“You can mix residential and the night-time and evening economy; you just have to do it in a considered way,” he says. He also sees opportunity in putting independent, local culture back into town centres where retail units are closing.
Using data to measure creative value
Across the Channel, in Amsterdam and Berlin, Mirik Milan and Lutz Leichsenring, the two co-founders of VibeLab, an organisation specialising in advising on the night-time economy, have set up the Creative Footprint (CFP), a socio-cultural initiative that maps and indexes creative space to measure the impact of nightlife and cultural activity on cities.
“The Creative Footprint is the carbon footprint for creativity,” says Milan, who used to be the night mayor for Amsterdam. “If you chop down trees, you have to plant them somewhere else. This is the same idea, adapted for the creative scene.”
“I don’t want to wake up in a city based on a monoculture with big shopping malls and classy apartments but with no cultural offer” – Mirik Milan, VibeLab
“I don’t want to wake up in a city based on a monoculture with big shopping malls and classy apartments but with no cultural offer,” said Milan. “The night-time economy is something we need to protect, and we need to protect it together.”
Cities mapped by CFP include Berlin, New York and Tokyo. Data is collected and then the city given a ranking and recommendations highlighted. Berlin received a score of 8.02 out of 10, New York 7.29 and Tokyo 6.51. In each city, around 500 venues were mapped together with how they linked into surrounding neighbourhoods.
Last year, Milan co-wrote together with Andreina Seijas, Harvard University teaching fellow & research fellow, and doctoral candidate in nocturnal governance, the research paper, Governing the night-time city: the rise of night mayors as a new form of governance after dark.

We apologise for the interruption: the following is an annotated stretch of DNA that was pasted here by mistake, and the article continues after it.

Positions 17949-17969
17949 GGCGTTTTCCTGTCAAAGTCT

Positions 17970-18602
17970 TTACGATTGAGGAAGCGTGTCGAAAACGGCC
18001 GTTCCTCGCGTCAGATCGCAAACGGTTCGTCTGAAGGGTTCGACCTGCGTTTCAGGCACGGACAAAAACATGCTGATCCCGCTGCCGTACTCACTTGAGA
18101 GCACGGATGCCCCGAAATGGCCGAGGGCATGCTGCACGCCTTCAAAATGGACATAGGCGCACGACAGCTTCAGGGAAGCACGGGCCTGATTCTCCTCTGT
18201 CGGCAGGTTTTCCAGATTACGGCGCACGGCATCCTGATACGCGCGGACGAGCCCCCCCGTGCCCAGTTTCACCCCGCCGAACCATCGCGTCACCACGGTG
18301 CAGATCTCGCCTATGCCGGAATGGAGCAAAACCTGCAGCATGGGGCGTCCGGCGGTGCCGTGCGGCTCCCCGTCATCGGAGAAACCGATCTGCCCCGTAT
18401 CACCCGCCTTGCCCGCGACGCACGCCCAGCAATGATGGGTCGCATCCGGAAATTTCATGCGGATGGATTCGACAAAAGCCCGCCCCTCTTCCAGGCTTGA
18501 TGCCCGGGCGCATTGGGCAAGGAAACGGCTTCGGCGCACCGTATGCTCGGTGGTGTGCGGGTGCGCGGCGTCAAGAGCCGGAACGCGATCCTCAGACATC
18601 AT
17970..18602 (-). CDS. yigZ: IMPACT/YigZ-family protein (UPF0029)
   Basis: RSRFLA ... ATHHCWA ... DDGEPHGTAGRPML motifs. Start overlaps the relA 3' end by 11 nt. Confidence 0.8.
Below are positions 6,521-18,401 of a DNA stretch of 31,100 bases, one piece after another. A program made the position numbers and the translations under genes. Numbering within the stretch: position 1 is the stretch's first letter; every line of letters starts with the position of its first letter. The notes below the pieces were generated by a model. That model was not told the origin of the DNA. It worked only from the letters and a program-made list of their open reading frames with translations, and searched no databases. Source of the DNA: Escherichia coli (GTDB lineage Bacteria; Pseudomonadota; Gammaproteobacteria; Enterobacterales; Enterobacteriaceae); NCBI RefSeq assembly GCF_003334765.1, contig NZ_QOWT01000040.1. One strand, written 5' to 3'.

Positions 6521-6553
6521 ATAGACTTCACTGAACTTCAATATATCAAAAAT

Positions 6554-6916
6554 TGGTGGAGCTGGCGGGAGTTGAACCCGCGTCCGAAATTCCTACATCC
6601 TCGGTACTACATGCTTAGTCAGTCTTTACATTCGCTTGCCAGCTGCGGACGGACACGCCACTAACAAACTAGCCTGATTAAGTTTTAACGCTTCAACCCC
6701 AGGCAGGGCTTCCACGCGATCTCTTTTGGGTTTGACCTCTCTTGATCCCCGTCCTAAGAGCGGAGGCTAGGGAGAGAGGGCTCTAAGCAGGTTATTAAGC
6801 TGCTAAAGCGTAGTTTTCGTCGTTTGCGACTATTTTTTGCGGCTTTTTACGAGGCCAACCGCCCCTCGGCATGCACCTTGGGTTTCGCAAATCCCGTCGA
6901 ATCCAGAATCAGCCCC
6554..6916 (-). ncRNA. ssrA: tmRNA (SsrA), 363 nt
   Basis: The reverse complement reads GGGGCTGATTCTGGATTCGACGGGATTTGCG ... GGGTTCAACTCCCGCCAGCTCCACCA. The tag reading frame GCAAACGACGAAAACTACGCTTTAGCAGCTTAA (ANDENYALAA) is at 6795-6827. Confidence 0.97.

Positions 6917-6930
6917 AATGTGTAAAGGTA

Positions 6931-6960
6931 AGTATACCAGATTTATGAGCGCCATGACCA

As part of the paper, Milan and Seijas surveyed more than 40 city night mayors around the world. They found that in Europe, night mayors tended to be independent representatives or the heads of a non-governmental office, while in the Americas, they were part of a government office or department, like in New York and Washington DC, where they have created Offices of Nightlife.
“The night-time economy is something we need to protect, and we need to protect it together” – Mirik Milan
We are social animals, and we like to gather. The night-time economy provides places for people to connect and innovate. Regarding where the fallout from Covid-19 will take us, Yascha Mounk, associate professor at John Hopkins University, writes in The Atlantic:
“No one can say how long the acute phase of this pandemic will last. But what is virtually certain is that its impact on the extent of human sociability will prove to be temporary. Five or 10 years from now, there will be about as many mass gatherings as there were before the coronavirus. Because we’re human.” Let’s hope so.
You may also be interested in ‘This crisis proves music and culture plays a larger role in real estate’, written by Shain Shapiro for MIPIM World Blog.
Top Image: Getty Images – SHansche